As a teacher leader and someone who has an interest in nurturing those who are new to the profession, the Edutopia article caught my eye:
The crisis confronting teacher education is that, across the country, Fenwick's experience is the exception and Zipper's is the rule. Though there are some leading lights, far too many of America's 1,200-plus schools of education are mired in methods that isolate education from the arts and sciences, segregate the theory and practice of teaching, and provide insufficient time and support for future teachers to learn to work in real classrooms. Far too many universities, for their part, run education programs on the cheap.
The consequences are painfully clear: Half of all new educators abandon the profession within five years, costing schools an estimated $2.6 billion annually and leaving children in the neediest areas with the highest number of inexperienced teachers.
The delinquency in teacher preparation is nothing new, of course -- but it's growing more dire as we ask teachers to perform increasingly challenging tasks: to teach more complex skills to high and measurable standards, and to ensure that every child in an incredibly diverse generation learns these skills equally well. The three R's are not enough anymore.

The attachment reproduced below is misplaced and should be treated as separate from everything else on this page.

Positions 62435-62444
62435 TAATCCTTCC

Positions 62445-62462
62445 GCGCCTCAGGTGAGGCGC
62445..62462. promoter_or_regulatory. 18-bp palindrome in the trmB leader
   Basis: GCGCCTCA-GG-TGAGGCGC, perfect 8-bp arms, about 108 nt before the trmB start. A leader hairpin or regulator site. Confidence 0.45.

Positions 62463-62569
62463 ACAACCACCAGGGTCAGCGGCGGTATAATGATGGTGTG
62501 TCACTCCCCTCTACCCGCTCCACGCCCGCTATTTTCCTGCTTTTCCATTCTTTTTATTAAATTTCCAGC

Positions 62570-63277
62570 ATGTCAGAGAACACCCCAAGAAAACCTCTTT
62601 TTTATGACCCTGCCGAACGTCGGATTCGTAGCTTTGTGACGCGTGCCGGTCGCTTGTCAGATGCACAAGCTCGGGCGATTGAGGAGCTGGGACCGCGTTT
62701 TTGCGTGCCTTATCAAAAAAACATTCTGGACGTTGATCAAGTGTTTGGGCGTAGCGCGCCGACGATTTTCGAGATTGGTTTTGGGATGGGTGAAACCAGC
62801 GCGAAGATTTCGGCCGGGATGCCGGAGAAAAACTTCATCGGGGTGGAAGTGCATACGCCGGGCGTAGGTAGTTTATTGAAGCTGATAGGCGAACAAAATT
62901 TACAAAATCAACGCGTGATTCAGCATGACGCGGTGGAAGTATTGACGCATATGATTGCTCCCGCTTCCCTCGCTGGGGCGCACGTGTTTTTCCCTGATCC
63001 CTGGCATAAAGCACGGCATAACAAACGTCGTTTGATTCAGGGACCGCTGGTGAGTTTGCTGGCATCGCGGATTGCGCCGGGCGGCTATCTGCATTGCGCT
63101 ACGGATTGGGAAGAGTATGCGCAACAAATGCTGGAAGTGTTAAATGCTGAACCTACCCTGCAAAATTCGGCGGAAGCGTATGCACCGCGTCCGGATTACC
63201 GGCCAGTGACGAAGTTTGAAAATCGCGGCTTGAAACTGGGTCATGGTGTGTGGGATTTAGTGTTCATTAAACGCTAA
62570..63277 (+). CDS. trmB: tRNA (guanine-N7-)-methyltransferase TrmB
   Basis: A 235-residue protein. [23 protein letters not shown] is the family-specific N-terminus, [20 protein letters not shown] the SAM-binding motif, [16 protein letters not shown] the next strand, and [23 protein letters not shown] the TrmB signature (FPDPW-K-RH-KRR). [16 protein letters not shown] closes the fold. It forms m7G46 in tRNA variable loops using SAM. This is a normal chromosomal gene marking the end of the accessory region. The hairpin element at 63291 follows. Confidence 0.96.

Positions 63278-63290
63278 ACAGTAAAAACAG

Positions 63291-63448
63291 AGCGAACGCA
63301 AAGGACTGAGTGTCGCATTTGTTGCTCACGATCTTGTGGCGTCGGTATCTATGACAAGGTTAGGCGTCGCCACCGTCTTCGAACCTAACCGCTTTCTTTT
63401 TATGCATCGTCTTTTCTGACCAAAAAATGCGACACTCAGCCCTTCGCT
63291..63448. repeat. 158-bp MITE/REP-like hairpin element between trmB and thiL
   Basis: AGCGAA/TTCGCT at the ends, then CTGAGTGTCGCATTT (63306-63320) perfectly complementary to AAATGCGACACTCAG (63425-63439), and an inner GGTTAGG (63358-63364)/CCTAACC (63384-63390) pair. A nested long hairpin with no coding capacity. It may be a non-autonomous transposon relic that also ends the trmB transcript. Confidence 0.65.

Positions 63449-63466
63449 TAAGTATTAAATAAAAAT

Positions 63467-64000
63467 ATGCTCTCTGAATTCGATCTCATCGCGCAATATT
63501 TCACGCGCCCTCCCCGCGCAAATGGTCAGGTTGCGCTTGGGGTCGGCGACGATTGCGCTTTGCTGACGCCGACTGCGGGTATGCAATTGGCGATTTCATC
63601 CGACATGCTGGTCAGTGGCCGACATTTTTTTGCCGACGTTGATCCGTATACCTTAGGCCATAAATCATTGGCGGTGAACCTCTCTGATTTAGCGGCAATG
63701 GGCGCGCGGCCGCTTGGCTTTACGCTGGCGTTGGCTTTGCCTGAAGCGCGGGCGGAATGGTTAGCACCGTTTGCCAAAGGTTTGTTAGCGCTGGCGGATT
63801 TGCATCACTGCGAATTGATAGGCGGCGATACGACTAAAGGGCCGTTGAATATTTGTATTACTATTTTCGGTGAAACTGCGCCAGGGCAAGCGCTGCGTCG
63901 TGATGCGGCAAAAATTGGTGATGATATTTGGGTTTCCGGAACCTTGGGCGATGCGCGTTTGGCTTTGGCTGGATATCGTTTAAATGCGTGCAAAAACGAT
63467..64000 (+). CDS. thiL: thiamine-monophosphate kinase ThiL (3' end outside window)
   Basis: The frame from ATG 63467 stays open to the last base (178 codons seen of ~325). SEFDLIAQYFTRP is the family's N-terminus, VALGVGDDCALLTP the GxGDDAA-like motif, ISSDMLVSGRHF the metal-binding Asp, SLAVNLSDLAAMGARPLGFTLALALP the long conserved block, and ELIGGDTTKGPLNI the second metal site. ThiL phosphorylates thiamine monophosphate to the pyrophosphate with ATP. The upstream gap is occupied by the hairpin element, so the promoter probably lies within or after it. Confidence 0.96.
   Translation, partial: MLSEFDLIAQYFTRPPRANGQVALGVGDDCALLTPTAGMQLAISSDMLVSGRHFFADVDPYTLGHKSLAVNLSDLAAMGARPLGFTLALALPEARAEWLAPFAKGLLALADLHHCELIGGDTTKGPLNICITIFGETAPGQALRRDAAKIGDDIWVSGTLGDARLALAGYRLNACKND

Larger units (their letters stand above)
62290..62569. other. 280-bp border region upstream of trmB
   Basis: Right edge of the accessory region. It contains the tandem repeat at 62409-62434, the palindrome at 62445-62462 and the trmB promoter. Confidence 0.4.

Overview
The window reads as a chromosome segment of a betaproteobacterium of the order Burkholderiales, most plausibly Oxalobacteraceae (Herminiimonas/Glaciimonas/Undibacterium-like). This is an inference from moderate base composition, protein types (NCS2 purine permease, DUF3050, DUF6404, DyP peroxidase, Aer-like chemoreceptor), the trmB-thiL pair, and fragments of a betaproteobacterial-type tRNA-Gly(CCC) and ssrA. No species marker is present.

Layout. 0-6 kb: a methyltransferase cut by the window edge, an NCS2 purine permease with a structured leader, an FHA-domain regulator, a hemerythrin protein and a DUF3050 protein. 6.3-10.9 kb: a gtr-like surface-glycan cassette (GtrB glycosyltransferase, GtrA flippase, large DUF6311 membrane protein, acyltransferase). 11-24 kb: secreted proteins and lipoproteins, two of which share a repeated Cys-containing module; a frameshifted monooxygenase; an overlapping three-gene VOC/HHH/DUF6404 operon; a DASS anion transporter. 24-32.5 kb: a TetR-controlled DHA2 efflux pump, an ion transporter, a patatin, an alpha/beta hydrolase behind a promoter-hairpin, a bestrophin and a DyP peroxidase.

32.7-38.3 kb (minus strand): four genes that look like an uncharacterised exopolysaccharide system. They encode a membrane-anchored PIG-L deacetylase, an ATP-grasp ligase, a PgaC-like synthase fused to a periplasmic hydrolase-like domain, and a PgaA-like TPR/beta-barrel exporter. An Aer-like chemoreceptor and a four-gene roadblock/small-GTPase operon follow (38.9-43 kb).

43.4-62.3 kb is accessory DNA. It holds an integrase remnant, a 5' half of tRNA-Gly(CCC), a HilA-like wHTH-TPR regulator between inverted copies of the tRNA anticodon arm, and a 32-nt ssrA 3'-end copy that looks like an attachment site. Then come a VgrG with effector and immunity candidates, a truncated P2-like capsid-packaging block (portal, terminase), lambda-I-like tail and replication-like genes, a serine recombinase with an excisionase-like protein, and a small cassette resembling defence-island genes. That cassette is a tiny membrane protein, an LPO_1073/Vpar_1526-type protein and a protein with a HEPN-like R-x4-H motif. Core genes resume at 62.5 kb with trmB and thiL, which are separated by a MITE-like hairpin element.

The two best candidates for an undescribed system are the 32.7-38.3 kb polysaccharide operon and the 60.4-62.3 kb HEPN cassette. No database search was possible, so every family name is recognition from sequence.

I have often lamented my own prep program. It was woefully inadequate for the career I have managed to build. For the first few years, I was angry about that. How could the university have promoted their curriculum of study as one that was meaningful? As I've aged in this career, I've come to realize that it was unreasonable for me to assume that any program would have been able to properly prepare all of the students to be teachers in any and every situation; however, I still think that there are ways to do it better.
Edutopia thinks so, too, and highlights 10 teacher prep programs around the country who are helping to find answers to the teacher prep question. This is another article definitely worth your time and headspace.Any other ideas out there about how to prepare others for the rigors of a career in education?